With Ree having won the last couple of fried, creamy, gritty battles against me, I called in a special chef with a cerebro as big as his corazon, Mr. Danny Trejo. I knew he would not let me down…right?
But I needed recipes that would be of the same name, the same ilk, the same spicy tradition, but with enough of a different taste—somewhat—that it could be fairly judged by an outside party. I gathered up the quintessential items needed for these side-by-side salsas, as well as the very few ingredients needed to make them different enough from each other.
With my heart afire, I started with the pico of the true first lady of Oklahoma, Ree Drummond, the Pioneer Woman. After slicing them into somewhat smaller bits, the tomatoes, red and purple onions, diced cilantro and the asphyxiated peppers—their insides cut out, leaving only the thin outsides—they were mixed in a bowl, almost ready to taste.
Per her request, I added a bit of plain salt to the mixture. After a moment’s stirring, I put a chip down into the requisite bowl, ready to taste the sublime salsa; while it did have a piercing bite of onions and cilantro, it was the peppers that weren’t that hot, making the salsa the right oral temperature for your grandmothers, a group of wild women that I’m sure Drummond does drum for.
But, if I’m being honest, that’s not who I’m looking to impress, at least not today. For my secret serving of pico de gallo, I needed someone that can cut through the tepid taste with a mean machete…I needed Danny Trejo and his cookbook, Trejo’s Tacos: Recipes and Stories from L.A., released earlier this year.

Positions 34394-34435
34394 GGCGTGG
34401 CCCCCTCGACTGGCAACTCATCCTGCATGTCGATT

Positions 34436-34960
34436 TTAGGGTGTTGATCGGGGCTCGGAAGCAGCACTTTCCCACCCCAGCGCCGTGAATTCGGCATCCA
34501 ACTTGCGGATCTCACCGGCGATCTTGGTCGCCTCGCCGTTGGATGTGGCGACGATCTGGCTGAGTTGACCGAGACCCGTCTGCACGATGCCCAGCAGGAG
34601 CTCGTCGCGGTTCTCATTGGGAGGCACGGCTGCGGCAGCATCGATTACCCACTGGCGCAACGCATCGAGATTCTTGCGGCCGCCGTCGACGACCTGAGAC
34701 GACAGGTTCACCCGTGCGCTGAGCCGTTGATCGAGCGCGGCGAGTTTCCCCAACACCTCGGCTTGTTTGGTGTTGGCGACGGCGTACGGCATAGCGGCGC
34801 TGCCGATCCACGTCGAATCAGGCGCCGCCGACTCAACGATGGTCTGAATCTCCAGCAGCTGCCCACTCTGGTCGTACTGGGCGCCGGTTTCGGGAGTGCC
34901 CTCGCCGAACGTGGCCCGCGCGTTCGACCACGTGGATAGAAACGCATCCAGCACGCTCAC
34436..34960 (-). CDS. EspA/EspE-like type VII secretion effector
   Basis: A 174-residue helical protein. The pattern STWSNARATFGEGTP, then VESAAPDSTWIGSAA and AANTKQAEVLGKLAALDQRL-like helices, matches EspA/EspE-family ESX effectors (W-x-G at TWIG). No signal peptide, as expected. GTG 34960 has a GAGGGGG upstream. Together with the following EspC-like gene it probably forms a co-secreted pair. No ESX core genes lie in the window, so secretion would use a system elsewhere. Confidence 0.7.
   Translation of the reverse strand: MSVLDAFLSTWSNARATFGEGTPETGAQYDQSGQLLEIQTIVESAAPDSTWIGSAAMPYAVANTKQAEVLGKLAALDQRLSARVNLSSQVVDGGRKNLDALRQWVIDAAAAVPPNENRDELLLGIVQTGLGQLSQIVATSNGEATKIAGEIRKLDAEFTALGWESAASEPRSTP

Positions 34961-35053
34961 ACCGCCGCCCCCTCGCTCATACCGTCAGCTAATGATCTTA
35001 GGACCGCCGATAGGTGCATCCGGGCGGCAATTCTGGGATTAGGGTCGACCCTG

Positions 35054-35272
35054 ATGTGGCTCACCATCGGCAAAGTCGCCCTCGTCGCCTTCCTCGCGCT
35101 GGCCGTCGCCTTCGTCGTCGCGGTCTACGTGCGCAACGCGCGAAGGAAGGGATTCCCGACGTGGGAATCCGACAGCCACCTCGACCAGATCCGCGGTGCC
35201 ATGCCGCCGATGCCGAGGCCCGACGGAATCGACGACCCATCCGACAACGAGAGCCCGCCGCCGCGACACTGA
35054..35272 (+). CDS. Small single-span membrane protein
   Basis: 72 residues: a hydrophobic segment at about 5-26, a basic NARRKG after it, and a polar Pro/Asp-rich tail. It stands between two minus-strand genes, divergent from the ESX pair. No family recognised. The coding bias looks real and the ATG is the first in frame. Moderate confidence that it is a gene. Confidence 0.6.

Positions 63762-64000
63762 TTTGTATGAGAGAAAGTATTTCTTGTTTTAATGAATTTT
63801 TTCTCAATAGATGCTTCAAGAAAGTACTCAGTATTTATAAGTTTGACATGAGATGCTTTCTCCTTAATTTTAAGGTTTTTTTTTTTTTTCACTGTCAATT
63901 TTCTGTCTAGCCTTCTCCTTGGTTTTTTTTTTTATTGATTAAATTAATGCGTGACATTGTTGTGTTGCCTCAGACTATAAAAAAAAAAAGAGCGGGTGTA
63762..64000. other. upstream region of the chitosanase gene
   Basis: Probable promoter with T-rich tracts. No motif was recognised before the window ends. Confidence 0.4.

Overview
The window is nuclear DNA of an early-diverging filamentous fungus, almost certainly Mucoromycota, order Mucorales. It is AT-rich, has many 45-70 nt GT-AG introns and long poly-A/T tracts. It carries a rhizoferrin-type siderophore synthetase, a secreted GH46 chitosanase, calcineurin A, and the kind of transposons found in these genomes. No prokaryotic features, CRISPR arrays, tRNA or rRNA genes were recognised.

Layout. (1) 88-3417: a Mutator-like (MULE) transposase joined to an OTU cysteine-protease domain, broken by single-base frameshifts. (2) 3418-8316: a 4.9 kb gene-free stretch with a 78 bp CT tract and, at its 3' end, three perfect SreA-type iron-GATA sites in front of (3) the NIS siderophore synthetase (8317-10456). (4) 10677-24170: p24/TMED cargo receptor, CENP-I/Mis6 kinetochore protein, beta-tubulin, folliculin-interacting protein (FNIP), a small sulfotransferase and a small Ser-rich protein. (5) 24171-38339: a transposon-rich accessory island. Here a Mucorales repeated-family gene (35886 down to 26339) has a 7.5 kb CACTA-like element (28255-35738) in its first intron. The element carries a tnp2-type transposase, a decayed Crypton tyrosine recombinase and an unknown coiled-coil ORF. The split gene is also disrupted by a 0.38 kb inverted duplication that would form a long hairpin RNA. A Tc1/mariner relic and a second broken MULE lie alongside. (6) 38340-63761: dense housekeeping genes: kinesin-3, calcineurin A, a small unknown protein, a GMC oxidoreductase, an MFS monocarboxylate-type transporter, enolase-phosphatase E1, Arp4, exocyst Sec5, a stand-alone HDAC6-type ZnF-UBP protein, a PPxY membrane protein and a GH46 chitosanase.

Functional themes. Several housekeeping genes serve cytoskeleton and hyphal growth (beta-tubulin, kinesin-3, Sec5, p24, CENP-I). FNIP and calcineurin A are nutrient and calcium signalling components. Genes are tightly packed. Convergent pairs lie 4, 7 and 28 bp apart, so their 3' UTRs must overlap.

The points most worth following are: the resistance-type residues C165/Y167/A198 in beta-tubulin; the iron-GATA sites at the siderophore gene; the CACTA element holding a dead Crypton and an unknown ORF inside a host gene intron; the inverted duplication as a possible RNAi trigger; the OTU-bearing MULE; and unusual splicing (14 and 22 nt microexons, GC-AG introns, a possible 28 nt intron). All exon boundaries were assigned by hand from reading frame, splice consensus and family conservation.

Following much of the same directions—at a full two pages in the Pioneer Woman’s compared to a quarter of a sheet in Trejo’s—I mixed down the chopped up tomatoes, red and white onions, cilantro and, of course, peppers that were mostly of the same ilk but with their insides left intact—to hopefully give me all the heat I needed in this salsa competition.
Per his request, I added a bit of kosher salt to the proceedings, as well as a spoon or two of pure olive oil, which is truly all this pico needs to become puro in your mouth. The stirring finished, I effortlessly spun a chip into this truly Mexican mess, brining up a steaming red and green chip in this total dead-heat. This is the perfect salsa for the rest of us.
I called my ladyfriend over to taste it, feeding her chips as well as empty promises about how her choice is the deciding factor in this battle to the Imodium death—for me, at least—as to who has the best pico de gallo in town. As she took her chip laden with the competing sauces, a quizzical look came across her face; she tried to take it again, and then a third time.
After a long, puzzling look, she chose the Pioneer Woman’s.
And even though, when I told her that she picked Ms. Drummond’s salsa, she tried her sweetest to rebuke the white woman’s plague against the lightly colored man, but I knew it was no use. Even here, in this game, in this state, in this kitchen, the Pioneer Woman will continue to reign supreme against all comers.
Until next time, P.W.
Pioneer Woman 3, Louis Fowler (with help from Danny Trejo) 0.
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